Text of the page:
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tacles, impressive cataclysms. It was the North hurling itself upon the South; the Roman world changing shape; the last convulsive throes of a whole universe in the death agony. As soon as that world was dead, lo! clouds of rhetoricians, grammarians, sophists, swooped down like insects on its immense body. People saw them swarming and heard them buzzing in that seat of putrefaction. They vied with one another in scrutinizing, commenting, disputing. Each limb, each muscle, each fibre of the huge prostrate body was twisted and turned in every direction. Surely it must have been a keen satisfaction to those anatomists of the mind, to be able, at their début, to make experiments on a large scale; to have a dead society to dissect, for their first “subject.”

Thus we see melancholy and meditation, the demons of analysis and controversy, appear at the same moment, and, as it were, hand-in-hand. At one extremity of this era of transition is Longinus, at the other St. Augustine. We must beware of casting a disdainful eye upon that epoch wherein all that has since borne fruit was contained in germs; upon that epoch whose least eminent writers, if we may be pardoned a vulgar but expressive phrase, made fertilizer for the harvest that was to follow. The Middle Ages were grafted on the Lower Empire.

Behold, then, a new religion, a new society; upon this twofold foundation there must inevitably spring up a new poetry. Previously—we beg pardon for setting forth a result which the reader has probably already foreseen from what has been said above-previously, following therein the course pursued by the ancient polytheism and philosophy, the purely epic muse of the ancients had studied nature in only a single aspect, casting aside without pity almost everything in art which, in the world subjected to its imitation, had not relation to a certain type of beauty. A type which was magnificent at first, but, as always happens with everything systematic, became in later times false, trivial and conventional. Christianity leads poetry to the truth. Like it, the modern muse will see things in a higher and broader light. It will realize that everything in creation is not humanly beautiful, that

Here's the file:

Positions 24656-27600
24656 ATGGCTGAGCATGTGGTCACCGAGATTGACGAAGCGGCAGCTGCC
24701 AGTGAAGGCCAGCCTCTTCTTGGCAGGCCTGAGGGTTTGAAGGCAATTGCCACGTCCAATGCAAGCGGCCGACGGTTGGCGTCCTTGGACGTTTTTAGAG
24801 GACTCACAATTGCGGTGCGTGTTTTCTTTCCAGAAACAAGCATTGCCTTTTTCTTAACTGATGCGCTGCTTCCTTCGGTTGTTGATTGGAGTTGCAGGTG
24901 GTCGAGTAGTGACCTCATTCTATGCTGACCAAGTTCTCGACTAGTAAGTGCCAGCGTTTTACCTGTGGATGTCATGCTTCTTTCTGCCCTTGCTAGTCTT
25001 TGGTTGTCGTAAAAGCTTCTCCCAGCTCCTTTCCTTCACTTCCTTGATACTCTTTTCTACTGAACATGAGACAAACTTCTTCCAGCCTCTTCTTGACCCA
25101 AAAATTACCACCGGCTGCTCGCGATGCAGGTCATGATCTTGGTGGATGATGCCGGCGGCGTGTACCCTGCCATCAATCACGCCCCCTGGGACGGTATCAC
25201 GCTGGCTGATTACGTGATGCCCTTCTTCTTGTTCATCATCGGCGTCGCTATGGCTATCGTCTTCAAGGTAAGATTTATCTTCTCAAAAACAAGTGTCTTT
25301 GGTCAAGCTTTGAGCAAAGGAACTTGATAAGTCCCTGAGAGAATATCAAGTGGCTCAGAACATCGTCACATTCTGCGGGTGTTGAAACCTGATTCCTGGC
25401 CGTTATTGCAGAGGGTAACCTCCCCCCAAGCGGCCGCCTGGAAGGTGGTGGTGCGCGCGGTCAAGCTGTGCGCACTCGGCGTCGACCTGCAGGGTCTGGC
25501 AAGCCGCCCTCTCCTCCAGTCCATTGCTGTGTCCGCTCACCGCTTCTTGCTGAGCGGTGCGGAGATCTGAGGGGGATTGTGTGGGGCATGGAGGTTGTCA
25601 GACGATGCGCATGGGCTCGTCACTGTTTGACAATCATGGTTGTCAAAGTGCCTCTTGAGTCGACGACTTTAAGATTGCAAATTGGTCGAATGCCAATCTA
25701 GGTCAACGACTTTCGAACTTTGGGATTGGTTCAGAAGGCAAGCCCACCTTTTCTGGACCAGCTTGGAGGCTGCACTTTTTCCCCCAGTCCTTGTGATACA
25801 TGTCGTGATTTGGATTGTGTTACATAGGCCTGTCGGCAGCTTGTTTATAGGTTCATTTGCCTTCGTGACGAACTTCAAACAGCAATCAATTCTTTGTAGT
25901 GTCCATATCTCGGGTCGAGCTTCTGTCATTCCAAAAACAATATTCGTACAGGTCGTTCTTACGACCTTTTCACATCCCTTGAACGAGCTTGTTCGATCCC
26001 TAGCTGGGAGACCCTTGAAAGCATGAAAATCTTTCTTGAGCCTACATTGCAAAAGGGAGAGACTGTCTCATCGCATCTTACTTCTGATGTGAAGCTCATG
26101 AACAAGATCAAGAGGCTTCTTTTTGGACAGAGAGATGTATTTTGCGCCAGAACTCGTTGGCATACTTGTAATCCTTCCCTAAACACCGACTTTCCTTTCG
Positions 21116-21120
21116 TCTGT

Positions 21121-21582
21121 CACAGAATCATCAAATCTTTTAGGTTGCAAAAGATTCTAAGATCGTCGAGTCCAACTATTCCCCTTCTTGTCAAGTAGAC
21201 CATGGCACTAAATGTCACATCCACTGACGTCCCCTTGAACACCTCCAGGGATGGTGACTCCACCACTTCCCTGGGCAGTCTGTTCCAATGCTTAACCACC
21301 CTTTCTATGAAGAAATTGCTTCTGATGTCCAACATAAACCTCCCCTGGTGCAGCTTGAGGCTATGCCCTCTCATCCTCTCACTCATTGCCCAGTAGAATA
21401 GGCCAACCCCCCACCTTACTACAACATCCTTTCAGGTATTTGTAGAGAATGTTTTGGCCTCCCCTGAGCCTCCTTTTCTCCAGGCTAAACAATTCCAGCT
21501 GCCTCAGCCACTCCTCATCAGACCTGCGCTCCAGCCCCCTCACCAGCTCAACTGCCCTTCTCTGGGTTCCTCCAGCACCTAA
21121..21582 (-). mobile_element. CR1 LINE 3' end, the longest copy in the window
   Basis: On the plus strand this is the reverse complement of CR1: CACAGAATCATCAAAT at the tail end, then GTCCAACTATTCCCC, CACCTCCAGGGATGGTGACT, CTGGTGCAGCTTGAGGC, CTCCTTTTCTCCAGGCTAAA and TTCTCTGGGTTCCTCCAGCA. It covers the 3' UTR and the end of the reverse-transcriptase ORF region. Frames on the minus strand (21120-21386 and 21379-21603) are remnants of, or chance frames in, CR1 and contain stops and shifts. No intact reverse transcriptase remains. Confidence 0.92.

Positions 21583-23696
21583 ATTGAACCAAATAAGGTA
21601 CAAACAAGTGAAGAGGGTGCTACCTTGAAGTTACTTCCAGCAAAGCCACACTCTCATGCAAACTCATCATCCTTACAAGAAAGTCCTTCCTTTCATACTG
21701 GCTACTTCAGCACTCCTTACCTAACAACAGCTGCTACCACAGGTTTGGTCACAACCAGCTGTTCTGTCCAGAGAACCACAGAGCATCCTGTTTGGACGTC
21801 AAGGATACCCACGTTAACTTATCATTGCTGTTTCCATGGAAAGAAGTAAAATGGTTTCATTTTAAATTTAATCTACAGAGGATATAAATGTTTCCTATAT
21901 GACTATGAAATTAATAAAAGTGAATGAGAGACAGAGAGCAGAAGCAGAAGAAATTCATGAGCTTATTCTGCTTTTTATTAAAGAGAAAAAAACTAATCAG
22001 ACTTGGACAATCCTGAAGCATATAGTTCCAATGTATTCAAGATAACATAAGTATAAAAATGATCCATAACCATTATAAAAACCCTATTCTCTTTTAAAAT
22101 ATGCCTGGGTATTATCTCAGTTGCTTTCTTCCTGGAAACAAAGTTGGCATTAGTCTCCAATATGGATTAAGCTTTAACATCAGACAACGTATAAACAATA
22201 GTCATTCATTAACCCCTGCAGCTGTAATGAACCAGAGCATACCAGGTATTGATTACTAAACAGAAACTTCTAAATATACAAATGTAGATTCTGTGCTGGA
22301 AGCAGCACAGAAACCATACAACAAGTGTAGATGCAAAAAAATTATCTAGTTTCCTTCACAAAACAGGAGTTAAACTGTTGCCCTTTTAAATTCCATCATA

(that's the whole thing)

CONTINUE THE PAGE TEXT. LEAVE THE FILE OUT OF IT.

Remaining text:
the ugly exists beside the beautiful, the unshapely beside the graceful, the grotesque on the reverse of the sublime, evil with good, darkness with light. It will ask itself if the narrow and relative sense of the artist should prevail over the infinite, absolute sense of the Creator; if it is for man to correct God; if a mutilated nature will be the more beautiful for the mutilation; if art has the right to duplicate, so to speak, man, life, creation; if things will progress better when their muscles and their vigour have been taken from them; if, in short, to be incomplete is the best way to be harmonious. Then it is that, with its eyes fixed upon events that are both laughable and redoubtable, and under the influence of that spirit of Christian melancholy and philosophical criticism which we described a moment ago, poetry will take a great step, a decisive step, a step which, like the upheaval of an earthquake, will change the whole face of the intellectual world. It will set about doing as nature does, mingling in its creations—but without confounding them-darkness and light, the grotesque and the sublime; in other words, the body and the soul, the beast and the intellect; for the startingpoint of religion is always the starting-point of poetry. All things are connected.

Thus, then, we see a principle unknown to the ancients, a new type, introduced in poetry; and as an additional element in anything modifies the whole of the thing, a new form of the art is developed. This type is the grotesque; its new form is comedy,